In certain embodiments, the linker includes at least a linear group comprising groups selected from alkyl, amide, disulfide, polyethylene glycol, ether, thioether (—S—) and hydroxylamino (—O—N(H)—) groups. In certain embodiments, the linear group comprises groups selected from alkyl, amide and ether groups. In certain embodiments, the linear group comprises groups selected from alkyl and ether groups. In certain embodiments, the linear group comprises at least one phosphorus linking group. In certain embodiments, the linear group comprises at least one phosphodiester group. In certain embodiments, the linear group includes at least one neutral linking group. In certain embodiments, the linear group is covalently attached to the cell-targeting moiety and the cleavable moiety. In certain embodiments, the linear group is covalently attached to the cell-targeting moiety and the antisense oligonucleotide. In certain embodiments, the linear group is covalently attached to the cell-targeting moiety, the cleavable moiety and a solid support. In certain embodiments, the linear group is covalently attached to the cell-targeting moiety, the cleavable moiety, a solid support and a protein binding moiety. In certain embodiments, the linear group includes one or more cleavable bond.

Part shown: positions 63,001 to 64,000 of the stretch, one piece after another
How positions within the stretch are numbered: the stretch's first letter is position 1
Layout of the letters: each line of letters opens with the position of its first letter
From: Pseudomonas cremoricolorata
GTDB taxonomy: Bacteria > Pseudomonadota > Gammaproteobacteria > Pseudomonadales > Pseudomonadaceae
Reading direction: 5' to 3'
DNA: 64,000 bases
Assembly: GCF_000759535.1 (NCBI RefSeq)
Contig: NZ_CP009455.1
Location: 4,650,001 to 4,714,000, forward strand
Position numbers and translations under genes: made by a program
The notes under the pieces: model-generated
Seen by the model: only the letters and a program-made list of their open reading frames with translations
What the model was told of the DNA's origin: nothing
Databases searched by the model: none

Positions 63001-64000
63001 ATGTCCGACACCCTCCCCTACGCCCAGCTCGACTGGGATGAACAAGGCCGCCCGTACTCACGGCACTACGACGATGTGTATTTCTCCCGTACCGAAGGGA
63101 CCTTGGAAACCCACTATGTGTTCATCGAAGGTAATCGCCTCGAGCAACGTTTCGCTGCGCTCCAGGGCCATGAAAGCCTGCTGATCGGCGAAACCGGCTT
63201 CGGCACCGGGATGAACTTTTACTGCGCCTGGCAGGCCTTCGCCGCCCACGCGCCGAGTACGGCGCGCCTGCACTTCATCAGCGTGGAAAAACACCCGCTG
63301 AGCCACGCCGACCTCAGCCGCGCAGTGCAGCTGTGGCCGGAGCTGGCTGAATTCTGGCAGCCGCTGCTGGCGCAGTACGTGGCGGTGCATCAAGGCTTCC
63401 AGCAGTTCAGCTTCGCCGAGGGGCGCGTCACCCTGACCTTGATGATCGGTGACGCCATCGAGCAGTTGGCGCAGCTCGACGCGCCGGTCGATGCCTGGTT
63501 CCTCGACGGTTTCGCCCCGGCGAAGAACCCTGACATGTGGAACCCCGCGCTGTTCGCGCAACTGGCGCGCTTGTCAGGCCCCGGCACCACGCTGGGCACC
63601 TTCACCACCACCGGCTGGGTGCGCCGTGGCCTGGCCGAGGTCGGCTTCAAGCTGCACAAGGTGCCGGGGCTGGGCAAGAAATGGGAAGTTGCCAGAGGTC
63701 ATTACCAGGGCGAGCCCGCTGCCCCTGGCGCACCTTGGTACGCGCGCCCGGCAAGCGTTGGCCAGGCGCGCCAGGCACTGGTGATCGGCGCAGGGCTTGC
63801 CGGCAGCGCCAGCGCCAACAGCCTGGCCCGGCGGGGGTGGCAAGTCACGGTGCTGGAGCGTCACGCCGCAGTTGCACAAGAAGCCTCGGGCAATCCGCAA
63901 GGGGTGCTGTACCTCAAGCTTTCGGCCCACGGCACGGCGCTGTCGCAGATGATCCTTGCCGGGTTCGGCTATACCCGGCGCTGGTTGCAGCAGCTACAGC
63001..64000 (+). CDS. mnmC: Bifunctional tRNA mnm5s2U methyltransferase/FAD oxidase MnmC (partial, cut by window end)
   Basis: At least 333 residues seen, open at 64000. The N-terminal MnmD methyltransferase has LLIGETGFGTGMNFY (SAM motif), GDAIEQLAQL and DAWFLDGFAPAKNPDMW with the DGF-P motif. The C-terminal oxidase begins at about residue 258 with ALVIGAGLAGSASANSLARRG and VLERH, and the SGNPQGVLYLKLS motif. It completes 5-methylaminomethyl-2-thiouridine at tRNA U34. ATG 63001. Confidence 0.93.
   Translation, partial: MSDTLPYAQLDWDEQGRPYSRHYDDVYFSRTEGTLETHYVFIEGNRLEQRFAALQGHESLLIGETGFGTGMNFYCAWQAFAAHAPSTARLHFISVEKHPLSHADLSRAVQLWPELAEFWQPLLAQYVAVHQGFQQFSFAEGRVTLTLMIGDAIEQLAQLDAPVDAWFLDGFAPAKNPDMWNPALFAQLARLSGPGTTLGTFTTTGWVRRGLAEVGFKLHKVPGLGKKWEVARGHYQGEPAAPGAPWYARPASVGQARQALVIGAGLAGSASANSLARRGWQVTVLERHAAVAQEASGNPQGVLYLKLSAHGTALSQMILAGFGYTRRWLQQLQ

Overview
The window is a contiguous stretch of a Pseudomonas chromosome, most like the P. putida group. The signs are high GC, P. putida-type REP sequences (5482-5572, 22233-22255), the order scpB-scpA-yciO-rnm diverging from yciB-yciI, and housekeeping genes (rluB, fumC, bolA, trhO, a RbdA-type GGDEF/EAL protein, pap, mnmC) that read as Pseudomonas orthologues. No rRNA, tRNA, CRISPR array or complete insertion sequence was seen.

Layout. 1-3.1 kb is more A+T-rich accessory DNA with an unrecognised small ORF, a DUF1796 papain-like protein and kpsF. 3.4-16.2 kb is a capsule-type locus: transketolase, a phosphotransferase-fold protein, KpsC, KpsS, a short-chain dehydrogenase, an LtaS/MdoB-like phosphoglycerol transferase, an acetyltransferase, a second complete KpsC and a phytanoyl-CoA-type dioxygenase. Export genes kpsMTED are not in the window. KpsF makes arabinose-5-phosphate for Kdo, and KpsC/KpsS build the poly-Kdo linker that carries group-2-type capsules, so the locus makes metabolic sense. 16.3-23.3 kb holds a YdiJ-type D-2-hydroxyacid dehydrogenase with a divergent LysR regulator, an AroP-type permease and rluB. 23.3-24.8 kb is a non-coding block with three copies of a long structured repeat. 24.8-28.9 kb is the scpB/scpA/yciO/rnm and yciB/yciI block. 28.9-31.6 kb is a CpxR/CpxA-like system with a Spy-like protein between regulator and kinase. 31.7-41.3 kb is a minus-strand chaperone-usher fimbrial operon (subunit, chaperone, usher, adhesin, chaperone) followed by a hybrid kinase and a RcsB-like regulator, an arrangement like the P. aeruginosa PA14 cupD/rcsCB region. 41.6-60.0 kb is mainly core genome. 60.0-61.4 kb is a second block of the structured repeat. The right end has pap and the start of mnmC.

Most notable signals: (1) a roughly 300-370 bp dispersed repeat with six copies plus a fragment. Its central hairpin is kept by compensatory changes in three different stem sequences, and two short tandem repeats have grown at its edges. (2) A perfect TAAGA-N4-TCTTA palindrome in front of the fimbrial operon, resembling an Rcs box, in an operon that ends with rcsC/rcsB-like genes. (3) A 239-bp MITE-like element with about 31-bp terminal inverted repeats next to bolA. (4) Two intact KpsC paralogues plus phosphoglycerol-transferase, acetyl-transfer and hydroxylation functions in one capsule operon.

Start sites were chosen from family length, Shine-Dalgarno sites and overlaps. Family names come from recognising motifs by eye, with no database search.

In certain embodiments, the linker includes the linear group covalently attached to a scaffold group. In certain embodiments, the scaffold includes a branched aliphatic group comprising groups selected from alkyl, amide, disulfide, polyethylene glycol, ether, thioether and hydroxylamino groups. In certain embodiments, the scaffold includes a branched aliphatic group comprising groups selected from alkyl, amide and ether groups. In certain embodiments, the scaffold includes at least one mono or polycyclic ring system. In certain embodiments, the scaffold includes at least two mono or polycyclic ring systems. In certain embodiments, the linear group is covalently attached to the scaffold group and the scaffold group is covalently attached to the cleavable moiety and the linker. In certain embodiments, the linear group is covalently attached to the scaffold group and the scaffold group is covalently attached to the cleavable moiety, the linker and a solid support. In certain embodiments, the linear group is covalently attached to the scaffold group and the scaffold group is covalently attached to the cleavable moiety, the linker and a protein binding moiety. In certain embodiments, the linear group is covalently attached to the scaffold group and the scaffold group is covalently attached to the cleavable moiety, the linker, a protein binding moiety and a solid support. In certain embodiments, the scaffold group includes one or more cleavable bond.